Medical turnback gives Air Force safety Garrett Kauppila an extra year of eligibility
By BRENT BRIGGEMAN | The Gazette (Colorado Springs, Colo.) | Published: August 8, 2018
COLORADO SPRINGS, Colo. (Tribune News Service) — Garrett Kauppila’s collarbone couldn’t have snapped at a better time.
Sure, that sounds a bit bizarre — timing of football injuries is rarely seen as part of a bigger, perhaps divine, plan — but the Air Force safety can’t draw any other conclusions.
His season ended last year in the third game against San Diego State, so Kauppila was able to be where he wanted to be — at his brother’s hospital bedside as he began a long recovery from a nearly fatal motorcycle accident.
And, thanks to an NCAA redshirt and a medical turnback received after leaving the academy for a semester, Kauppila is still just a junior by eligibility and will have two more years to play.
“I was going to stick it out and stay here, because that’s what he would have wanted me to do,” Kauppila said. “And then when I broke my collarbone, it was like, hold on, there’s something bigger that is happening here. There’s a bigger picture going on. I need to listen to it. So I went home.”
Kauppila made eight tackles and forced a fumble at Michigan in the second game on Sept. 16. The next day, he learned his brother, Kyle, had been severely injured in California.
The next week for Kauppila was a whirlwind of little sleep, agonizing decisions and wishing he could be home with his family.
To put into perspective how close the brothers are, Kauppila wears No. 22 in tribute to their 22-month age gap.
When he was injured, the academy gave the approval for Kauppila to return to Northern California and miss the rest of the fall semester and delay his graduation until December 2019.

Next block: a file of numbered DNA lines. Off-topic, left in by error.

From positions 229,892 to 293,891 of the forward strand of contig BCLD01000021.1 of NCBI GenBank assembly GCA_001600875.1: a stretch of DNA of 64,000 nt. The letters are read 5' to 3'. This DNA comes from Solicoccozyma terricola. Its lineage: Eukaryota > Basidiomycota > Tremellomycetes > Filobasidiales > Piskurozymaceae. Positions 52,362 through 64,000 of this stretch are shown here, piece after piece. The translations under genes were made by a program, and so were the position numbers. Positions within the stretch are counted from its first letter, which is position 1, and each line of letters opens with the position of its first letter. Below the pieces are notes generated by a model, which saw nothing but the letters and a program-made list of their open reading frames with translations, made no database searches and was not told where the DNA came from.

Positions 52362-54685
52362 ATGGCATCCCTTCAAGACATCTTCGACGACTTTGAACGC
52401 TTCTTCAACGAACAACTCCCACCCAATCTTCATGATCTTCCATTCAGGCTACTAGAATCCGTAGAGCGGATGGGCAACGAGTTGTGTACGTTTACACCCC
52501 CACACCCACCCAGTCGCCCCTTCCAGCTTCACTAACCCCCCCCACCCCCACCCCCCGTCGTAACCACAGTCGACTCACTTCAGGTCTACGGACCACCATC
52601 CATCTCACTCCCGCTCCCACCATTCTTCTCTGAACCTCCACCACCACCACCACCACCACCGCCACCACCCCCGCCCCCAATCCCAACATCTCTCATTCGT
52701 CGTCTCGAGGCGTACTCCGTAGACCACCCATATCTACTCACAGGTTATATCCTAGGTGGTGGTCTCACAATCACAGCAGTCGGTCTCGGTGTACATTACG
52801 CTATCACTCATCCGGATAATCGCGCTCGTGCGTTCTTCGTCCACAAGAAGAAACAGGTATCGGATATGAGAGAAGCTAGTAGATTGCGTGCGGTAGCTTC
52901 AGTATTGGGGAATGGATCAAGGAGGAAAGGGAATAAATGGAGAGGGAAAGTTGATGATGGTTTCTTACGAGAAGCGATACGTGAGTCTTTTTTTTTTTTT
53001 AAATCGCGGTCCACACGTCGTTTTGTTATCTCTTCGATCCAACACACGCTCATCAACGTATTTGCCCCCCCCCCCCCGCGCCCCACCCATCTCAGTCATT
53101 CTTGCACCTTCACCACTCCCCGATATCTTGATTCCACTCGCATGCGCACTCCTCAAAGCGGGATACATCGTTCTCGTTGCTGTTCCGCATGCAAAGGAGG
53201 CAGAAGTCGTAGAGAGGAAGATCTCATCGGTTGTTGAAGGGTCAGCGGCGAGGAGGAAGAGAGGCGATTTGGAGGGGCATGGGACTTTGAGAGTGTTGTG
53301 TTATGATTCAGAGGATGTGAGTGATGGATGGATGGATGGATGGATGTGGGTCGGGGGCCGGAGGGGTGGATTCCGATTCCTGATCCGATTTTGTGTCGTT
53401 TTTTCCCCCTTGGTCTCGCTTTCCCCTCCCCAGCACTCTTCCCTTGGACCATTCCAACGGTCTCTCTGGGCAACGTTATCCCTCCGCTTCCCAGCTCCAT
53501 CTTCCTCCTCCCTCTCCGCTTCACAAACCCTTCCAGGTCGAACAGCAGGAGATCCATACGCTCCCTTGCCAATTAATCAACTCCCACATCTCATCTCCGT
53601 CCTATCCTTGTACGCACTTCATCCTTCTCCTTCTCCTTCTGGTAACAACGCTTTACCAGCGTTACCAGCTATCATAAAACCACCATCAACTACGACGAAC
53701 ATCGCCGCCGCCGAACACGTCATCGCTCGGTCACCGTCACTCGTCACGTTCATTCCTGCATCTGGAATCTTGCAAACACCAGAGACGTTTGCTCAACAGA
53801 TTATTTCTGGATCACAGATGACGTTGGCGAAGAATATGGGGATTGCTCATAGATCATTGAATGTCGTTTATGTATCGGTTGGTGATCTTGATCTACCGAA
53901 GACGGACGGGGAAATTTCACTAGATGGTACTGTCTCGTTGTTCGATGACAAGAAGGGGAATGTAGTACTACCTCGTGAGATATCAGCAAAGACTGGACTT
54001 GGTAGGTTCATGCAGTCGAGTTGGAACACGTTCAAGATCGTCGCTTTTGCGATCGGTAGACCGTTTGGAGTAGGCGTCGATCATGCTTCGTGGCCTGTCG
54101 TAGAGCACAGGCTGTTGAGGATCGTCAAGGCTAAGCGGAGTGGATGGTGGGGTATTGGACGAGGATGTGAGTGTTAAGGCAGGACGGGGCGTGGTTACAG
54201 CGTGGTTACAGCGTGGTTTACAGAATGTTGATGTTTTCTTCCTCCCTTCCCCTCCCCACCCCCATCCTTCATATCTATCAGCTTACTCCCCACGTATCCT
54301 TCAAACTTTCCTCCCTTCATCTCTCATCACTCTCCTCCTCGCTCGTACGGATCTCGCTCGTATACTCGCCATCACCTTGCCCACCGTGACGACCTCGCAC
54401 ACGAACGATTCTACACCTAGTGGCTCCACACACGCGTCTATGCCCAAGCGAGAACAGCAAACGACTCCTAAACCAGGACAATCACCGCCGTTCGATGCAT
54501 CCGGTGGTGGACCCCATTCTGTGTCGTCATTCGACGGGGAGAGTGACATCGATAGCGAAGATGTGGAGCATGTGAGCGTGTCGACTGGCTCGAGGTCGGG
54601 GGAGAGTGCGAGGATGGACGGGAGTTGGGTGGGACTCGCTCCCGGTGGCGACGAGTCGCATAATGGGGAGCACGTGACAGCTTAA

He parked a trailer in the hospital parking lot and didn’t leave for the next month and a half.
Garrett says Kyle is mostly better now, and the two were able to spend the past week together in Colorado Springs.
“I wouldn’t say like he’s completely himself,” Kauppila said. “But you could look at him now and never know he’s gone through what he has in the last 11 months.
“He’s not perfect, but he’s inspirational to everyone who sees him.”
Kauppila didn’t skip a beat academically by missing a semester, as he earned a 4.0 GPA in the spring and emerged from crowded competition to earn a two-month summer internship at Deloitte in Washington D.C.
The management major with aspirations to attend graduate school before serving as an acquisitions officer worked as a federal consultant on the internship, aiding in the supply-chain logistics on large projects such as revamping the presidential helicopter, Marine One.
As good as the 6-foot-2, 205-pound Kauppila looked on the football field in his brief time last year, he’s been far better as a student at the academy with a GPA hovering around 3.90.
“We’re fortunate to have him,” defensive backs coach John Rudzinski said. “As a young man he really carries himself with confidence. He’s sharp in the meeting room, and then he brings a good physicality to the game. Which is fun for us.”
The Falcons have two experienced safeties with Kauppila, plus junior James Jones IV, all of whom could team together for the next two seasons.
Coincidence or not, everything began to deteriorate defensively for Air Force around the time Kauppila was injured while blocking a punt against the Aztecs.
The Falcons gave up 36 points in the first five halves of the season. They gave up 125 points in the next five halves.
“The best part about it is I’m coming into this season with the mindset of a senior — this is my last hurrah, this is the White House year,” Kauppila said. “With all the guys I started with, this is our last. So I have that perspective that it’s all or nothing.
“But in the back of my mind it’s there that, wait, I still have another chance after that.”